Primary Care Consultations for Grief in Older People–a Missed Opportunity for Mental Health Support

Katrin Gerber, Larissa Hjorth, Christina Bryant, Kayla Lock, Terence W.H. Chong, Lidia Engel, Danny Hills, Samantha M. Loi, Primrose White, Kaori Shimoinaba, Bianca Brijnath

Research output: Contribution to journalArticlepeer-review


Objectives: Bereaved older adults often experience health complications, yet receive limited support in primary care settings. This research explored general practice staff’s exposure to older patients’ grief and identified barriers/enablers to bereavement support. Methods: We examined 15 in-depth interviews with general practitioners and practice nurses across Australia. Data were analyzed thematically and via poetic narrative analysis, an innovative arts-based method to meaningfully translate participant’s lived experience and emotions. Results: Exposure to older people’s grief and bereavement informed primary care staff assumptions about older people’s grief, their ability to identify signs of grief, their understanding of how culture, gender, and grief intersected, and how grief could be managed in general practice (e.g. mobilizing nurses to provide support). Barriers/enablers to bereavement support included: Communication, access to support, time to discuss concerns, and knowledge/awareness of grief complications. Conclusions: Older adults require access to tailored support that addresses their experiences of repeated exposure to grief and loss. Primary care is a key conduit to specialist services but to make such referrals more training is needed on ageism and stigmas surrounding mental health. Arts-based methods can open a dialogue about grief and destigmatize help-seeking among older adults. Clinical implications: Clear documentation of grief in patients’ medical records; Destigmatizing mental health support among older patients; and Training primary care staff on grief, age-, culture- and gender-specific needs, and available resources can overcome some of the identified barriers to bereavement support. Primary care providers can use consultations with older patients to enquire about potential recent bereavements and mental health support needs, going beyond the mere assessments of physical symptoms. Timely assessment and documentation of grief in older patients can facilitate appropriate referrals and access to support services; this is a key task for general practitioners, who are gatekeepers to the healthcare system.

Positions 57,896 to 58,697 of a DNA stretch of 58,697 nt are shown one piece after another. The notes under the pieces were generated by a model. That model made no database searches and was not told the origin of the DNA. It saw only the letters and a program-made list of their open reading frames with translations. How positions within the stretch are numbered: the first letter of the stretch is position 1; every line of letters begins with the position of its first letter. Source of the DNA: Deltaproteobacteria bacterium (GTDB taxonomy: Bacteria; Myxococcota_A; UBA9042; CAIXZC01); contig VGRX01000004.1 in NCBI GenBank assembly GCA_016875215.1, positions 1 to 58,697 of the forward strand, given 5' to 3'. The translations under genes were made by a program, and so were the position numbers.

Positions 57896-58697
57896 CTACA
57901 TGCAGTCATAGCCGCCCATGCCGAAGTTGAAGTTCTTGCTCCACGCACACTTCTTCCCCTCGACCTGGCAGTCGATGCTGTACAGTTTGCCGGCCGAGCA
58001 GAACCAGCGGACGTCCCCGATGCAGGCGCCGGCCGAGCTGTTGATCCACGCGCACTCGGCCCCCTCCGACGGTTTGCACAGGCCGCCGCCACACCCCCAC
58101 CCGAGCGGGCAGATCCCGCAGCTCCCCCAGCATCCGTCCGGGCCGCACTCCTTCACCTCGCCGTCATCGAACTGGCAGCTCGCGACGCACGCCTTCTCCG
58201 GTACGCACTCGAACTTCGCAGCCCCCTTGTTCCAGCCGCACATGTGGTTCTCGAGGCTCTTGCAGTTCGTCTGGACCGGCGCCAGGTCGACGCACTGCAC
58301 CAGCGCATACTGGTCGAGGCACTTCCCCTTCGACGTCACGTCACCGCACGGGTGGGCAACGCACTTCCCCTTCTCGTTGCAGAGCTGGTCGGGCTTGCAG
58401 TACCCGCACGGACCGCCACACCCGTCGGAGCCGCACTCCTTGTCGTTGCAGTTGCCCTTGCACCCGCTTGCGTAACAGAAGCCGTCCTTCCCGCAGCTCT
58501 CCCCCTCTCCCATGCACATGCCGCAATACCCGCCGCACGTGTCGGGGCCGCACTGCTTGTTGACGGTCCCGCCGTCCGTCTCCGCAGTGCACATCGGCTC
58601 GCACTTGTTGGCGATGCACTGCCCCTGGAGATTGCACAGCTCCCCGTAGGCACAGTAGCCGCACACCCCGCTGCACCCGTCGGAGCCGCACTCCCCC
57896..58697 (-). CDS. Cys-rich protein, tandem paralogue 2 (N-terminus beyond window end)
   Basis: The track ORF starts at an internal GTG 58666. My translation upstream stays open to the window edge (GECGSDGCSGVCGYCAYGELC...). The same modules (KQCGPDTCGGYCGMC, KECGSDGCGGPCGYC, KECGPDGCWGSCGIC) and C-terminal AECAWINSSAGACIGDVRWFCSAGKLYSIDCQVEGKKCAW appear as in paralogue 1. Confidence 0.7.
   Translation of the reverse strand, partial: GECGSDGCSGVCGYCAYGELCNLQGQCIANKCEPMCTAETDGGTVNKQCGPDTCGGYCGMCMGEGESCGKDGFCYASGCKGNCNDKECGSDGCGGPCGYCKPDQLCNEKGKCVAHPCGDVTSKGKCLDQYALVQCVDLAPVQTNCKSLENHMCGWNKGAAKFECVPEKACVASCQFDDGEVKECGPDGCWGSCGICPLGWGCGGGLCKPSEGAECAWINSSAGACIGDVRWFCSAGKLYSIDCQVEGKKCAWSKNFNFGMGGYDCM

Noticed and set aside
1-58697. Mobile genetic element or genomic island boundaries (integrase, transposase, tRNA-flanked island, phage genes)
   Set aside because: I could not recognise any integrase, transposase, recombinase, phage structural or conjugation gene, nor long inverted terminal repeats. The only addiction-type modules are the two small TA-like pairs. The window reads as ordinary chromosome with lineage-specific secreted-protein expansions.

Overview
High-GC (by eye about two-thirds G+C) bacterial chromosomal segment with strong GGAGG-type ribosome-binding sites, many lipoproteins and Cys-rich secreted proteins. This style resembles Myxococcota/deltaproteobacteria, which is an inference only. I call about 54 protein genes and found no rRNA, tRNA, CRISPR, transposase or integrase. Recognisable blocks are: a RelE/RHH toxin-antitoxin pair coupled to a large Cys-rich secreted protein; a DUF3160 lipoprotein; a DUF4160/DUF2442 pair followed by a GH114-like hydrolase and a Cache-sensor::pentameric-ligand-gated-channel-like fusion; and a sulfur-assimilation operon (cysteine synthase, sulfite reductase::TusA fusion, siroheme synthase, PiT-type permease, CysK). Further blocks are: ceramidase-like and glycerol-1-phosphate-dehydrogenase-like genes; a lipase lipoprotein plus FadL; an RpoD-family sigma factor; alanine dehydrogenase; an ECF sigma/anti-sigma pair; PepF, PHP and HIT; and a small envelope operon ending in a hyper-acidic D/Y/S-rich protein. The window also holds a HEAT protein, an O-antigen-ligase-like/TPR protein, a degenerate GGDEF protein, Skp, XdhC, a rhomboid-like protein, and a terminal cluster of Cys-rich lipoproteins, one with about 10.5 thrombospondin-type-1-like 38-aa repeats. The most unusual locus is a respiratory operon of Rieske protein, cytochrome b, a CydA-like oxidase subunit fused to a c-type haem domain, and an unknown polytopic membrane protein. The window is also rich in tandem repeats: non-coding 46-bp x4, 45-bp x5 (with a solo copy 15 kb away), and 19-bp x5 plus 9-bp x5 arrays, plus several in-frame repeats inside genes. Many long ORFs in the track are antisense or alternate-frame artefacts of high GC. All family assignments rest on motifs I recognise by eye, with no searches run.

Original languageEnglish
JournalClinical Gerontologist
Publication statusE-pub ahead of print - 5 Mar 2024


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